They are adehrentes to La Otra Campaña because they feel that it´s important to connect the different people organizing and struggling throughout Mexico. The problems they have with the Other Campaign (the Frente de Pueblos en Defensa de La Tierra in Atenco had similar criticisms when I spoke to them) was that of protagonism, wanting to change things without the process, imposing things on people organizing and fighting locally, and saying things that aren´t real. Alejandro Cruz mentioned, We are not just talking about unity, without doing the real work to achieve it.

The OIDHO takes part in the Alianza Magonista Zapatista which they formed after there was a split in the CIPO due to internal conflict and disagreements over the direction of the organization. All of the organizations involved in CIPO left, and only the organization of Raul Gatica remained, where the name of CIPO became CIPO-RFM. The AMZ is made up of OIDHO, FUDI (Frente Unico en Defensa Indigena / United Front in Defense of the Indigenous), CODEDI (Comite de Defensa de Derecho Indigena / Committee in Defense of Indigenous Rights), and CAMA (Colectivo Autonomo Magonista / Magonista Autonomous Collective). The AMZ is the alliance between the more libertarian organizations, and this alliance is more for the long term being that they all have similar ideas and goals.

We also spoke about unity, and how it is not possible of achieving unity without dealing with the differences that we have. Alejandro talked about understanding the process and being involved in it. Everybody involved in alliances still has do their own work, on their front. There are also issues having to do with opportunism (in it for their own opportunistic aims) and people who leave the alliances after there is one conflict in the alliances. Alejandro says that they rather work with people who will stick ith through the end. People detect others who are there for the wrong reasons. New people can come in and participate and observe, but the internal decisions are made by people who have been there for a while and who are involved in the struggle.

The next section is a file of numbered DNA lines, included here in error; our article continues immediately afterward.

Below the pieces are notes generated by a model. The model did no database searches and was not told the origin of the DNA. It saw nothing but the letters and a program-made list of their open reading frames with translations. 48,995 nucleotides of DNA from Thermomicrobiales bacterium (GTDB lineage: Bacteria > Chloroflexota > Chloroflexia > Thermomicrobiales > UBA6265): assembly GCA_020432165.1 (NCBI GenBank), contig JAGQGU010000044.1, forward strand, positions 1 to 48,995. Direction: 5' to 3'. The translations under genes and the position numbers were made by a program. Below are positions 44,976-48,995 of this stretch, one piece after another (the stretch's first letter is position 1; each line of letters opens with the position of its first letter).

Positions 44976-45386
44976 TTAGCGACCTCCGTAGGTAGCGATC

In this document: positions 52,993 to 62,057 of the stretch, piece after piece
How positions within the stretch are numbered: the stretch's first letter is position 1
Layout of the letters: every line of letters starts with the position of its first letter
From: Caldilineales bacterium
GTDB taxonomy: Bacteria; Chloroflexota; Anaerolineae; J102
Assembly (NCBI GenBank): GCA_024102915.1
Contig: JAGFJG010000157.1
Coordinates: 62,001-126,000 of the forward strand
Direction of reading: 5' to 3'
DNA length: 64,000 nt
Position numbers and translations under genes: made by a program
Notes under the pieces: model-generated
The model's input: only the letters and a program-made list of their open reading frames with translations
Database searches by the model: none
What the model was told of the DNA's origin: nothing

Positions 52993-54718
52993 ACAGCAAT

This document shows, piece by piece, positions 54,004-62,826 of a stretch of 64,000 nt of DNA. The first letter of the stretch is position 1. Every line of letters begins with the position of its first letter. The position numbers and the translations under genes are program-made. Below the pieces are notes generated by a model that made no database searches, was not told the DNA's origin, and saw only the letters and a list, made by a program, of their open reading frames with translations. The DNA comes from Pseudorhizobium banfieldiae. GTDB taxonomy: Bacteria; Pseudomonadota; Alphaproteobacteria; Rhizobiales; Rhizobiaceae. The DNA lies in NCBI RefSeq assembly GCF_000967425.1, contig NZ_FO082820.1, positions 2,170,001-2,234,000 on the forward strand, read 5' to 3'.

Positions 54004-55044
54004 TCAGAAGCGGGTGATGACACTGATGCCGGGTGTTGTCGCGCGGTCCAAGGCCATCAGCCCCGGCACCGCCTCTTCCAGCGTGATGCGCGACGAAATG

We asked how we can help OIDHO right now, and they told us by passing on information everywhere of what is happening in Oaxaca. People can send letters, faxes, emails to the government regarding what is happening here. People can form committees to support the struggle in Oaxaca. They have three political prisoners, we have a space in the city of Oaxaca that people can support and they need funds. We have 10 years of confrontation with the government, that has weakened us economically and physically.

Alejandro Cruz spoke of the future he saw for Oaxaca, where there´s an organized movement, where the movement is able to have strength, structure and organization. If that happens, then we have a future, we can´t create the change on our own, we want an alternative project to that of the natio. We want to defend and have control of our own resources. For that we need an organized force. The government doesn´t listen to the people. This is a decisive moment, either the decisions of the people will be respected or the government will continue to impose their authoritarianism.

En lucha,

Joaquin Cienfuegos